The northern part of the Darjeeling District of India, tucked away between Nepal and Bhutan in the Himalayan foothills, feels completely different from the rest of India – culturally, ethnically, and geographically.
It takes dedication to get here; after flying into Bagdodgra airport or taking a train to New Jalpaiguri station, it is a five-hour auto ride along steep, winding, bumpy mountain roads to the Bijanbari area where Karmi Farm lies.
Once here, you feel quite apart from the rest of India. With a large Nepali population and a fair number of Tibetans as well, it has more of the feel of those places than of India.
The language, food, customs, and traditions are all more Nepalese than Indian – even the tea is different. Here in the area of the famous Darjeeling tea, floral and rarely taken with milk, it can be hard to find the chai so ubiquitous in the rest of the country.
Karmi Farm Homestay in Darjeeling
Arriving at Karmi Farm, you realize that this is a family home that is very much a part of the surrounding villages and has been for decades. Andrew Pulger-Frame currently runs the organic farm homestay, although his mother or other family members – and even returning guests who are part of the extended family – are often in residence.
Karmi is the old homestead of Andrew’s mother Deki, whose family lived there since the early part of the 20th century. In 1960, Deki married a Scottish tea planter, and the family divided their time between India and Scotland.
Andrew had fond memories of growing up in the tea gardens as a boy, and in 1998 he returned to Karmi Farm to open it as a homestay. But it’s far from your typical homestay.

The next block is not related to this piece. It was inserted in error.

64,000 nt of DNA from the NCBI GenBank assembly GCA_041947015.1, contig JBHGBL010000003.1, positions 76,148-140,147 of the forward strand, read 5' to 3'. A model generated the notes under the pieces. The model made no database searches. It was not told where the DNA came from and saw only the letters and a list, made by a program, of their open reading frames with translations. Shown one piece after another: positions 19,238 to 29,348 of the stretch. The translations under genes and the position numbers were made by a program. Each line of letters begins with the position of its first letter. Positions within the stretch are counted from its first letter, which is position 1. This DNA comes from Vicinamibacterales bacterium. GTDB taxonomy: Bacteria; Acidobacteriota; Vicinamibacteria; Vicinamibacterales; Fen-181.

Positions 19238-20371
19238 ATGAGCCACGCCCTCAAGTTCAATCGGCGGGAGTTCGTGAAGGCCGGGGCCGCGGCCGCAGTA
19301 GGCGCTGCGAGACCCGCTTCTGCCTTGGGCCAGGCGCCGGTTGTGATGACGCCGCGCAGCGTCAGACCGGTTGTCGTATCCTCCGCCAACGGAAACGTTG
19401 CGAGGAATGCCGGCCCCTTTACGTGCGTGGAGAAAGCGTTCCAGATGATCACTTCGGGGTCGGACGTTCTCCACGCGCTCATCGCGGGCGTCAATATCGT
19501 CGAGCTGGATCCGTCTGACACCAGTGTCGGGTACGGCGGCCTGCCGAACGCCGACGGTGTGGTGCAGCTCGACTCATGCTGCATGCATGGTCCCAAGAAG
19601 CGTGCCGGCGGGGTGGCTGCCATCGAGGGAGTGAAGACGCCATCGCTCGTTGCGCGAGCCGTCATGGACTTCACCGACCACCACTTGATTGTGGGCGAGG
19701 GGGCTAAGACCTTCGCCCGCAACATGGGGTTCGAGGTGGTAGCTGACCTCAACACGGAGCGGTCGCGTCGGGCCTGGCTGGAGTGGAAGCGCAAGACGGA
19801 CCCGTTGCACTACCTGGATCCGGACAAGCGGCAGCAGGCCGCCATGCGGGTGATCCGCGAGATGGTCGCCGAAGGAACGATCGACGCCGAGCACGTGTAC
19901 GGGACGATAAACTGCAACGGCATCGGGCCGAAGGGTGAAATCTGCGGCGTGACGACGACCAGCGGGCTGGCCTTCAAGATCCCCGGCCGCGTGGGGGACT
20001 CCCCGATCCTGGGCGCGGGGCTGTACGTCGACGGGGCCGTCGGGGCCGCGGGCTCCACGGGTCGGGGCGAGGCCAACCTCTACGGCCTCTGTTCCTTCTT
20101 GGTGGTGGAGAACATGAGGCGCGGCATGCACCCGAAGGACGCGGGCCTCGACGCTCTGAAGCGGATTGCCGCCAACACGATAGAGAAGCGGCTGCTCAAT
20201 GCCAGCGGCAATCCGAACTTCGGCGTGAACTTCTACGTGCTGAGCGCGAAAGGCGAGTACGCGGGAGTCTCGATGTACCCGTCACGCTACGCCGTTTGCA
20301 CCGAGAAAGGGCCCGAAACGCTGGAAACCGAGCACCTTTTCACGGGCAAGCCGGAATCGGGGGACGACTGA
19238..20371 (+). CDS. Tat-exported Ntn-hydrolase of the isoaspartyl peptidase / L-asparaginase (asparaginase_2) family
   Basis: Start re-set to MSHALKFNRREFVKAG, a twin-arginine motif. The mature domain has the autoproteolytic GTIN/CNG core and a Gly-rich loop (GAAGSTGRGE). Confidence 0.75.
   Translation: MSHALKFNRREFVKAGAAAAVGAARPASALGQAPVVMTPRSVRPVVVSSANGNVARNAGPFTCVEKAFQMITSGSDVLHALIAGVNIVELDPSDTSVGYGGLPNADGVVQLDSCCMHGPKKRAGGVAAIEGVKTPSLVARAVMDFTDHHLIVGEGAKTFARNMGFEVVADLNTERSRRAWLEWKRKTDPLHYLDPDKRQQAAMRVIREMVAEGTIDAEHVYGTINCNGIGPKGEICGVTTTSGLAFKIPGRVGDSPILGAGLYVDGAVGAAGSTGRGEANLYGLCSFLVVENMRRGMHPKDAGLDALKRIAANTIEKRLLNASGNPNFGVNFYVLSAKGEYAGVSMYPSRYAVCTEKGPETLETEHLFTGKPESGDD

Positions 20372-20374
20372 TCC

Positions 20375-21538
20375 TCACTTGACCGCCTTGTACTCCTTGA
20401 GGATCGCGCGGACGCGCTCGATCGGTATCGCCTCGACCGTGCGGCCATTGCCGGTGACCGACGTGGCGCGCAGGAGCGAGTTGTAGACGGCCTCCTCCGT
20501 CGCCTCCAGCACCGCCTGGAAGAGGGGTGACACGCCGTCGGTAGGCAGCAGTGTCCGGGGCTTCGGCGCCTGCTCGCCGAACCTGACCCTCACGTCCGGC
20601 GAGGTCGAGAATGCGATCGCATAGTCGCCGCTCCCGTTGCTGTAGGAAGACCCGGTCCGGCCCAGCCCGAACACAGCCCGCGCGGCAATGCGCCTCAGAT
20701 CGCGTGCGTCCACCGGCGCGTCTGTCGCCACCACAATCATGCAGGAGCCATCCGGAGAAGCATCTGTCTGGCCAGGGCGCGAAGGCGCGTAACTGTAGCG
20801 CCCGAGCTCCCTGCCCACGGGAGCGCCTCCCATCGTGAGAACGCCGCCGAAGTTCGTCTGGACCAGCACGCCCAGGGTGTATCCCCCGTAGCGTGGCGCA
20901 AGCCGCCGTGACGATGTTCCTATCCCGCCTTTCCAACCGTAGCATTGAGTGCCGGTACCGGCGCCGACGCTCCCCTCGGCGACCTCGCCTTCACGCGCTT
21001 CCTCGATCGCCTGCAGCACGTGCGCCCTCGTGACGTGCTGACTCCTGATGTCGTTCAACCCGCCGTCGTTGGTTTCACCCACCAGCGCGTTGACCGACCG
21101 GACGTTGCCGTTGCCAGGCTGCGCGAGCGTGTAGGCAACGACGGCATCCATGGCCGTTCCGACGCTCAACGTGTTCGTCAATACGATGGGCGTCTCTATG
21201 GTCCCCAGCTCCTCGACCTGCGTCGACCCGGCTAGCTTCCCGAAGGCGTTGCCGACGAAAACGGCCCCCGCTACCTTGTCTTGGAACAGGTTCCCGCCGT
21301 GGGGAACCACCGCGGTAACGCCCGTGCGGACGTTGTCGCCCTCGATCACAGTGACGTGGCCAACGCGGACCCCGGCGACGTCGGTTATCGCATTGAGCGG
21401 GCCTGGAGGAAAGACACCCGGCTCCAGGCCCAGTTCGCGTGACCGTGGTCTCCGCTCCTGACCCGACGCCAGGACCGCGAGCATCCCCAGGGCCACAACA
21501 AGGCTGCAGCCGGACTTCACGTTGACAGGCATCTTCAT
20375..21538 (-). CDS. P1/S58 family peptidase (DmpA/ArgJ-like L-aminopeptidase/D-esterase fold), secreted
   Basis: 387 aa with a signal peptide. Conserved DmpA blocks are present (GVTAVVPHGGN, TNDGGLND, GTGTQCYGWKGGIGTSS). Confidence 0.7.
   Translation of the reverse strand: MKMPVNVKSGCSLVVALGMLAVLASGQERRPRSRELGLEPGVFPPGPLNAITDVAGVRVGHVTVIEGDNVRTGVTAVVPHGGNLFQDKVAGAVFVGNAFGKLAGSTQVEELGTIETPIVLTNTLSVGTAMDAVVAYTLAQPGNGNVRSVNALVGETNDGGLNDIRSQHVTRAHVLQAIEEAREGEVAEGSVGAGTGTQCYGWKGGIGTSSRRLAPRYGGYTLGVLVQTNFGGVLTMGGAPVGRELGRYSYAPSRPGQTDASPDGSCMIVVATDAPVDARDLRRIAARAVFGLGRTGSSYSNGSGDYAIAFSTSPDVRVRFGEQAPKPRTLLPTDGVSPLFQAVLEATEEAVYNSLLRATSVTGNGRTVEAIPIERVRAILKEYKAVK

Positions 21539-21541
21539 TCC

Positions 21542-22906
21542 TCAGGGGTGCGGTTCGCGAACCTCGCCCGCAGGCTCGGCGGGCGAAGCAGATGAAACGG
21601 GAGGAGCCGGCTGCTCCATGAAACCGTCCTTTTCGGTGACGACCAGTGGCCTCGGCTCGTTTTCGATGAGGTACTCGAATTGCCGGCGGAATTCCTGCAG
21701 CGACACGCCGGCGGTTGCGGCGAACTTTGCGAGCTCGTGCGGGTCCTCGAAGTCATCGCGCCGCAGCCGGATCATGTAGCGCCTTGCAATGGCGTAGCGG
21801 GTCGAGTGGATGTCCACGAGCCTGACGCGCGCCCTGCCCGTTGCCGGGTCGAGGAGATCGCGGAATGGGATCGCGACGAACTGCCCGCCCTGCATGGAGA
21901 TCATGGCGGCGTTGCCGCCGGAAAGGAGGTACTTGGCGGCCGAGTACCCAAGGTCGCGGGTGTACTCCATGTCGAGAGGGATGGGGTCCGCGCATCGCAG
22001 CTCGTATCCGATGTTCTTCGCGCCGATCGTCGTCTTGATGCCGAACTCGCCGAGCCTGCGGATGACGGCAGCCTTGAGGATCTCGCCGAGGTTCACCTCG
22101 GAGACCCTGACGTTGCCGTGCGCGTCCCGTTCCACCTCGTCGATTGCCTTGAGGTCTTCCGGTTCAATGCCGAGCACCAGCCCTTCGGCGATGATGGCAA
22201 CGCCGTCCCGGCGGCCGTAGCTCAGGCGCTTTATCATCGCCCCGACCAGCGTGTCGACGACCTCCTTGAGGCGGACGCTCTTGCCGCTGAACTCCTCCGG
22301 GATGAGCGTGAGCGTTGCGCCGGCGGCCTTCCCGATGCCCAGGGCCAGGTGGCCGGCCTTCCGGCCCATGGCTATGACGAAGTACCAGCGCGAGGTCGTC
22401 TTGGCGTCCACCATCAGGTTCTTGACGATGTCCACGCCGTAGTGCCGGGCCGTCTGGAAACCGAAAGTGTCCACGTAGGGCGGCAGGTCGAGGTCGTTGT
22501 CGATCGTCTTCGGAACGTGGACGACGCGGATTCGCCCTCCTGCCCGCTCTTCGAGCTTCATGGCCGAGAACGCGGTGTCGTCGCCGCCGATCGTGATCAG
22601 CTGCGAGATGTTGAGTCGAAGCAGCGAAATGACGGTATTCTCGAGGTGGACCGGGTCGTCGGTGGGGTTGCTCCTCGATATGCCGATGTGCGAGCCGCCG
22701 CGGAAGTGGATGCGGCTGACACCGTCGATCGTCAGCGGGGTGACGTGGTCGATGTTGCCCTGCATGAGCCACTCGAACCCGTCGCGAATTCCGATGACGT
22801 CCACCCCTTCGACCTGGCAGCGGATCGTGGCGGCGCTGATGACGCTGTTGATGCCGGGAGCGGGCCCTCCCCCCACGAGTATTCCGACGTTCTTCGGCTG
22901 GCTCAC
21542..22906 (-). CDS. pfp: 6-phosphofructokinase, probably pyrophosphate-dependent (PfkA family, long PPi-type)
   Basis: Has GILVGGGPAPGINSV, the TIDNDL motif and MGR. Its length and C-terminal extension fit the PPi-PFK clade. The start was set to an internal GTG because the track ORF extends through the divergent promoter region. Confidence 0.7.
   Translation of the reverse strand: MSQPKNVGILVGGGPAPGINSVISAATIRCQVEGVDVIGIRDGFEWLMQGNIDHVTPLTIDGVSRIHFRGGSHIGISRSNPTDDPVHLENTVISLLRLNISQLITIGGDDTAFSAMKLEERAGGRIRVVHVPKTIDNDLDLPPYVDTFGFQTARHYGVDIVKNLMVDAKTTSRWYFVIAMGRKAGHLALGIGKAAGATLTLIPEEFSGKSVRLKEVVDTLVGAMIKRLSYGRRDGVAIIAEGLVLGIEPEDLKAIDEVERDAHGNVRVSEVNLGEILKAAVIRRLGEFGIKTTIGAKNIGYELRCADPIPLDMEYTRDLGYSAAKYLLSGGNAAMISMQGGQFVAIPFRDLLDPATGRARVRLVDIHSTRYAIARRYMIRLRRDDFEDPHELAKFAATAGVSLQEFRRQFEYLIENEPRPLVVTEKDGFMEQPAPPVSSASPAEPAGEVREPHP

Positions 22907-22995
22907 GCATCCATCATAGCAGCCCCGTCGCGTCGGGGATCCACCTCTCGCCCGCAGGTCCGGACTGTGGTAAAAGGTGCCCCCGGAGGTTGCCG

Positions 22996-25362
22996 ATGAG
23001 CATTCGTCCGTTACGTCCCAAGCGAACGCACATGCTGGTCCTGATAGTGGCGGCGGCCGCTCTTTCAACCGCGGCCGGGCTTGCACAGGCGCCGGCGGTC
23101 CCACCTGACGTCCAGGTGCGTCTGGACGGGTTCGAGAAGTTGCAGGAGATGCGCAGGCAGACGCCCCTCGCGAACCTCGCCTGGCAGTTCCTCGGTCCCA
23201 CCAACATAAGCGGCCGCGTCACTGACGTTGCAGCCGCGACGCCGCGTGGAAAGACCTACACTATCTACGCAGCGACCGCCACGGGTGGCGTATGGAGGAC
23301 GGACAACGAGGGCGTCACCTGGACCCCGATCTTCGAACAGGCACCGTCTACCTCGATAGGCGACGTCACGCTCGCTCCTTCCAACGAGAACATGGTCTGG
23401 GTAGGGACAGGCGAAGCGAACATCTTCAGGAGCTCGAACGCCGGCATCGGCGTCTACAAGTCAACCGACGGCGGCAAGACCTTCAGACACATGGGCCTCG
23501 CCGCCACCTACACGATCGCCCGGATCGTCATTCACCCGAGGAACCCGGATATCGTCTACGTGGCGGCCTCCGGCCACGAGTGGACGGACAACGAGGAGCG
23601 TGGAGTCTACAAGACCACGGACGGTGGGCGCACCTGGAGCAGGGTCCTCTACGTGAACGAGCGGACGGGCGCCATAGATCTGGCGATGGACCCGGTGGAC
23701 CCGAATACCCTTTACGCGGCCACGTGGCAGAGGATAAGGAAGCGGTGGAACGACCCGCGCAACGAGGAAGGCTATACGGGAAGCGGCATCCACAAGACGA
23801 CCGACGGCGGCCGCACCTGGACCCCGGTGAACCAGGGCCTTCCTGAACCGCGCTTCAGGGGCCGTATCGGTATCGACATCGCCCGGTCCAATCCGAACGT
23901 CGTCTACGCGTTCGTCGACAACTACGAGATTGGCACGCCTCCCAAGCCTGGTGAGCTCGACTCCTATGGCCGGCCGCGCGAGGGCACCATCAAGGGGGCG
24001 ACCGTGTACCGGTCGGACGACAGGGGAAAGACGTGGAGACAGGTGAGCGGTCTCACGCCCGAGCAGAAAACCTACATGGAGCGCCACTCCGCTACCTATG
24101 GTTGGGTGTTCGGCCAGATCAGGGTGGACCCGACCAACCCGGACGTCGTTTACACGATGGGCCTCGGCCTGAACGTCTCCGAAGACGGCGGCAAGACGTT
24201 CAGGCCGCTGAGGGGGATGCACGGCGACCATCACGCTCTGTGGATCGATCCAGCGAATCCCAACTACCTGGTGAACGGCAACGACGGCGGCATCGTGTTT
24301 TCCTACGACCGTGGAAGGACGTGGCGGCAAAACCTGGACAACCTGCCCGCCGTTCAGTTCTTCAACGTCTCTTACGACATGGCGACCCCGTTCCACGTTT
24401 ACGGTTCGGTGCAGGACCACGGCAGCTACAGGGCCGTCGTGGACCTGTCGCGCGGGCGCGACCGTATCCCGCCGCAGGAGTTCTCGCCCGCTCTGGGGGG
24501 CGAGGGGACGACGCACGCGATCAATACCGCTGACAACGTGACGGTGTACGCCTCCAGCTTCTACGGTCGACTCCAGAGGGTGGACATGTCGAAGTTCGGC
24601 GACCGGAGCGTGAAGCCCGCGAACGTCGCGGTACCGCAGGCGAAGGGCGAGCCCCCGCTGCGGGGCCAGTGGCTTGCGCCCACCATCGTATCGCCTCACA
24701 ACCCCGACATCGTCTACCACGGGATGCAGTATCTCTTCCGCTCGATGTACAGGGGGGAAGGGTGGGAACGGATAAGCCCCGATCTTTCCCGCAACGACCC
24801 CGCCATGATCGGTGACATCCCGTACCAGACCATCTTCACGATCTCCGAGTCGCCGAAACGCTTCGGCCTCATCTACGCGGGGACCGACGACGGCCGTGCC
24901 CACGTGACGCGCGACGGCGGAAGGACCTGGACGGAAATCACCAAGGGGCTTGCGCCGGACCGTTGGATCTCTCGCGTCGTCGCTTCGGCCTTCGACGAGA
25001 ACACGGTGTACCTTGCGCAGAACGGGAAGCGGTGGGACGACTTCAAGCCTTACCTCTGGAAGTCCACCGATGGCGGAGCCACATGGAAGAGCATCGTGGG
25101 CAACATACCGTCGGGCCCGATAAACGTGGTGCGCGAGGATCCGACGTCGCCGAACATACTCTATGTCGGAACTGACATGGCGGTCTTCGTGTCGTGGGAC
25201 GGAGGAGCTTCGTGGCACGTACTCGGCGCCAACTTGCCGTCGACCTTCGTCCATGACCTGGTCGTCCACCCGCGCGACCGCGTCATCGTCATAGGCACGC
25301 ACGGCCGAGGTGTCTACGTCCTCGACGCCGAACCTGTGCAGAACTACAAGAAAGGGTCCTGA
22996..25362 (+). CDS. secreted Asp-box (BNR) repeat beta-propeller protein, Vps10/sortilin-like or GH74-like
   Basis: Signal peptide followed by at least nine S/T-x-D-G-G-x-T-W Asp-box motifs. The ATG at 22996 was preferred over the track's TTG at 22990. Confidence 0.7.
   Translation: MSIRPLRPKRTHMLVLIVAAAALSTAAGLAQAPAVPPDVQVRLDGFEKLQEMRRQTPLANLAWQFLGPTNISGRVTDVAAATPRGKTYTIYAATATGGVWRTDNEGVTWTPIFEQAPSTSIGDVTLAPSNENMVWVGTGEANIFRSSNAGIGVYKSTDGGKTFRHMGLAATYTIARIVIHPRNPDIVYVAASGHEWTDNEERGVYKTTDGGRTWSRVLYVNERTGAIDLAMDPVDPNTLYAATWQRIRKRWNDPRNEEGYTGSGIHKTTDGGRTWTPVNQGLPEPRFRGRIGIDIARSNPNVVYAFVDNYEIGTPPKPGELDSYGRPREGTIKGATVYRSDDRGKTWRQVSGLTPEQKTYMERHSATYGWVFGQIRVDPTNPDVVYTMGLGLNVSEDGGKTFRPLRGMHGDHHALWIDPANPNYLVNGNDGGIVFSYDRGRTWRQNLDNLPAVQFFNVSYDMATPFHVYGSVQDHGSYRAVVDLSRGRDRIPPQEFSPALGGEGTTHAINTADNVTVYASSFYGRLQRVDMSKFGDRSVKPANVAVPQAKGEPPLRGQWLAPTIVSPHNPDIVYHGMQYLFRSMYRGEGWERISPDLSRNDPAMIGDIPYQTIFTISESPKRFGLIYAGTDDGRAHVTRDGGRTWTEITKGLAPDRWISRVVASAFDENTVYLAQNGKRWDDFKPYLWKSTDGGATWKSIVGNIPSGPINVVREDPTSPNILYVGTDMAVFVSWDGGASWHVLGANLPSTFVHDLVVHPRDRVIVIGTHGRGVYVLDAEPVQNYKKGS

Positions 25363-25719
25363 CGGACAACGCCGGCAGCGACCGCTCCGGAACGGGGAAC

Here, guests partake of the nearly endless opportunities for magnificent trekking and bird-watching in the mountains that offer breath-stopping vistas; but Karmi also conducts art retreats and yoga clinics throughout the year.
The farm is also home to a medical clinic staffed by many guest volunteers who often come for weeks or months at a time; any guest is welcome to volunteer with the clinic as it offers free and low-cost treatments to villagers, many of whom walk for hours to be seen. I met Tom and Emily, an English couple who had been at Karmi for six weeks working in the medical clinic.
Guest Rooms at Karmi Farm
Facilities are simple and comfortable at Karmi Farm. The main house, where Andrew and any of his visiting family reside, has a couple of rooms that can be let to guests (private or shared bath); there are also two separate thatched-roof cottages, each housing two attached guest rooms with private bath (for a total of 7 twin-bedded rooms).
The newest addition is a dorm-style room that can accommodate 6 people. When I stayed at Karmi in November 2010, a group of high school students from Hong Kong arrived at the dormitory, with plans to volunteer at the local school.
Each room includes two twin beds, chairs and a low table, a bathroom with hot water, and electricity. There is no heating or air conditioning, however; nor television, telephone or internet service. This is a place to get away from it all and get back to nature.
Guests come here to experience the natural beauty of the area, and the authentic hill farming villages that give a glimpse into a lifestyle that seems to rapidly be fading from our modern world.